By Poyi (Natalie) Leung
Four food banks will be set up in the second half of this year and about 6,000 citizens, including the homeless, will benefit from the project, the social welfare chief said yesterday.
Speaking after the Social Affairs Committee meeting, Ip Peng Kin told reporters four local social service organisations, after going through an assessment, will be entrusted to run the three food banks in the Macau peninsula and another one in Taipa island.
The exact locations of the service will be decided by the operators.
Meanwhile, the Social Welfare Bureau (IAS) will act as the “key coordinator to push forward the project and serve as a platform”, as well as be responsible for food procurement, Ip said.
The interim measure of a food bank, the social welfare chief asserted, is to help those “who are not eligible to apply for the bureau’s regular financial assistance or who encounter temporary financial difficulties that urgently require food assistance.”
“The service targets will be mainly people, including the homeless, who are financially disadvantaged but in the margin of our subsidy schemes,” Ip said.
He also said that the salary cap will be set at 4,000 patacas per month, but added that applicants’ “actual needs” will also be taken into account when assessing applications.
After being approved, individuals or families will be able to collect no more than 30 patacas worth of food daily for a period of six weeks from their designated food bank.
If needed, one can request to extend his or her food assistance for another term of six weeks subject to government approval.
Ip said items procured by the IAS and then distributed by the food banks will be mainly rice, noodles, biscuits and canned food.
He also said that the government is going to inject about 10 million patacas into the project, and estimated around 6,000 individuals, including the homeless, will be eligible to benefit from the service.
“The number of beneficiaries could change depending on Macau’s economic outlook. If there is an increasing demand for the service, the government will put in more resources accordingly,” Ip added.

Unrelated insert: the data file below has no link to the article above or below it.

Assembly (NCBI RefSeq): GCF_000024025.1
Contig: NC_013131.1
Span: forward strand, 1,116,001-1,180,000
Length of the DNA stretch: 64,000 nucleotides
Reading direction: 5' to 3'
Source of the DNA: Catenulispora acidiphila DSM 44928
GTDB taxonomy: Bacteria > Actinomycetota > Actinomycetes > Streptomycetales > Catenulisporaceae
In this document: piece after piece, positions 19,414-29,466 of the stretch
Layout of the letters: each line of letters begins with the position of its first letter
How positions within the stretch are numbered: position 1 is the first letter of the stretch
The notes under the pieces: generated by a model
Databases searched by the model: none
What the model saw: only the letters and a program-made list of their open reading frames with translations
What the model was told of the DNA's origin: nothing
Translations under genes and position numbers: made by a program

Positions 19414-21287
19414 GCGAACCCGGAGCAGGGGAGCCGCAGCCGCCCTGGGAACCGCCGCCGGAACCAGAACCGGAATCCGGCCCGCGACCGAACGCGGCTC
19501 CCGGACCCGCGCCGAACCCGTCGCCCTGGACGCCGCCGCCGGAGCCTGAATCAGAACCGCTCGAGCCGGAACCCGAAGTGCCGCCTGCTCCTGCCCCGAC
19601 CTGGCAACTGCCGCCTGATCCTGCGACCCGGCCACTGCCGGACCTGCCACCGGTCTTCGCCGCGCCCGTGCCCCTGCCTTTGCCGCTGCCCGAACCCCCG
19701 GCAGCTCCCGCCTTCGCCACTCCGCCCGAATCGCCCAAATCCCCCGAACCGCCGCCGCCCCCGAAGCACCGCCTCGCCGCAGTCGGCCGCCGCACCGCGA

After the final proposal for the food bank project is outlined next month, the social welfare chief said 20 social service organisations, which have assisted in the running of the IAS special living allowance scheme, will be invited to be part of the efforts to set up a “service network.”
The participating organisations will transfer food bank applications, after giving them a preliminary review, to the IAS which will then take three days to assess each application.
Qualified individuals will then be able to visit immediately their designated locations to collect food items.
Ip said the IAS will keep looking at each approved application to see whether the applicants could be included in the regular financial assistance schemes or are in need of other kinds of social support.
Among the 20 social organisations, the IAS will select four to operate the food banks.
“The assessment criteria will look at mainly the operation budget proposed and service capacity,” Ip said.
“The four selected operators should also be able to make use of their own resources to call for food donations from society in order to serve more people in need,” he added.
In January, the IAS visited its counterpart in Hong Kong and the two local social organisations that run food banks, with an aim to study their experience for its own project in Macau.
At present, the IAS regular financial assistance network consists of about 6,000 families on an annual basis.